Y.A.S. BUSINESS WOLFGANG KELLER AT KÖNIGSBRAU-TAK (A)
PROBLEM: Wolfgang Keller is a high performer. He desires to advance to the firm’s Vorstand , who serves as the corporation’s collective chief executive office but conflicts with Brodsky (commercial director at the Ukrainian subsidiary) is stalling Keller to achieve his desired career outcome. Keller’s current situation as manager director holds uncertainty in regard to the Vorstand promotion considering Dr. Hassler’s (his boss) concerns about his work relationships. The gap between Keller’s desired and actual state represents difficulty in his desired career outcome. This is problematic because Keller loves working for Königsbräu and desires to obtain the promotion to be the firm’s Vorstand. CAUSES Keller values achievement, power, and stability whereas Brodsky values autonomy, flexibility, and delegation. Opposing values, by Schwartz Value Theory, conflicts; Brodsky’s independent behaviors on completion of tasks in his own time frame and distant interpersonal relationships with co-workers create cognitive dissonance, a state of psychological discomfort, for Keller. Applying Festinger’s Theory on cognitive dissonance, psychological discomfort happens when a person experiences two or more conflicting cognitions; Keller does not want to fire Brodsky and is well-aware that it will be difficult to find a qualified replacement yet is not satisfied with his interpersonal skills. Under the Big Five Personality dimensions, Keller’s high extroversion compared to Brodsky’s low fabricates Keller to be bothered by Brodsky’s socialization with customers whereas Brodsky sees nothing wrong with his isolation and reserved relationships with others. Keller possesses high conscientiousness whereas certain incidents that Brodsky failed to fulfill can make Keller perceive that he is not dependable. An example is Brodsky’s unavailability during the urgent annual distributors’ meeting. By the fundamental attribution bias, Keller doubts Brodsky’s character and leadership ability, not considering his situational factors. Brodsky, in turn, holds a self-serving bias where he attributes his failures to Keller’s micromanagement and interference. Recall Kelly’s Model of Attribution: Brodsky's low consensus (behaving differently from colleagues) and distinctiveness (working relatively-similar in most of his tasks) while high in consistency (performing similarly with not much variation) makes Keller internally attribute Brodsky’s failure to meet his standards to lack of effort. Attributing behaviors to lack of effort causes Keller to reprimand Brodsky and give negative feedbacks. However, Keller’s negative feedbacks are always objected and discounted by Brodsky increasing poor relationship and conflict. This undesired outcome is putting Keller at risk for his desired career promotion.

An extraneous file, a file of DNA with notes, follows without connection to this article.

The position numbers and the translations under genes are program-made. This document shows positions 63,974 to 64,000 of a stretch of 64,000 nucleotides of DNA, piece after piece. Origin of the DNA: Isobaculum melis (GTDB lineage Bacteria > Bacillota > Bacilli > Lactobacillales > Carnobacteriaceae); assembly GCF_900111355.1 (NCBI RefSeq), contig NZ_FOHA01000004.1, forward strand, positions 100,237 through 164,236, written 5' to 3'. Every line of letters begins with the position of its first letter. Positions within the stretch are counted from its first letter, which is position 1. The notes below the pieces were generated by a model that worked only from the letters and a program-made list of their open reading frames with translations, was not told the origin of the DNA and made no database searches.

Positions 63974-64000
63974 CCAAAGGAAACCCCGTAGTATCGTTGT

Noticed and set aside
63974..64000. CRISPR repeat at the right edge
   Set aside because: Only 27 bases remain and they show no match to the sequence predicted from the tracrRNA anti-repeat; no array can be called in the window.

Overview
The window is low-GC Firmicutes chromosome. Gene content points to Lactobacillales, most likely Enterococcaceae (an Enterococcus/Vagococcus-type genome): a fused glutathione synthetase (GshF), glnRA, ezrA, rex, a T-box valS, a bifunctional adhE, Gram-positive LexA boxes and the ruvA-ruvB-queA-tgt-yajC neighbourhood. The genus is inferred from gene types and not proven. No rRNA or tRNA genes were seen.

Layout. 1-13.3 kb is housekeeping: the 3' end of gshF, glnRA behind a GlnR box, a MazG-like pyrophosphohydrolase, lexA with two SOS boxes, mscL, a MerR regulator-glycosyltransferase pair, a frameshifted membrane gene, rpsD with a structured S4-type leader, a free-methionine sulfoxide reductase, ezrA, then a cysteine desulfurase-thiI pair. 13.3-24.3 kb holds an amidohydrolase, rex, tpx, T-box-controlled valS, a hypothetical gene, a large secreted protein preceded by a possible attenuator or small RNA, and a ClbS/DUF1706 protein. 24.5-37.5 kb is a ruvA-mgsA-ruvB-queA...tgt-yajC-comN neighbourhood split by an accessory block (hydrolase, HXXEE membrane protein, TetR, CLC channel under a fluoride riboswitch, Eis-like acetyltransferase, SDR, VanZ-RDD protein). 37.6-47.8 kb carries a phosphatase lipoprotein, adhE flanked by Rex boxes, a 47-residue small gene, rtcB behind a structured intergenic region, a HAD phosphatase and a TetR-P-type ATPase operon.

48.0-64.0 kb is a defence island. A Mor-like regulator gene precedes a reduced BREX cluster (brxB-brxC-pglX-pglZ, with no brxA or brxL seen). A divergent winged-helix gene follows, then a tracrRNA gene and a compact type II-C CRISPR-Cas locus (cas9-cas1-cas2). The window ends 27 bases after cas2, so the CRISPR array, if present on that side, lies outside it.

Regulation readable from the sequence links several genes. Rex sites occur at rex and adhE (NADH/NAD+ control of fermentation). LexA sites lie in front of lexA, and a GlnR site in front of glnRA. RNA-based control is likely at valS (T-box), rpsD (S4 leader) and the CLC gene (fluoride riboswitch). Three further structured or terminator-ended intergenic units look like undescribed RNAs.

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- Spring '11
- Fire Brodsky, Wolfgang Keller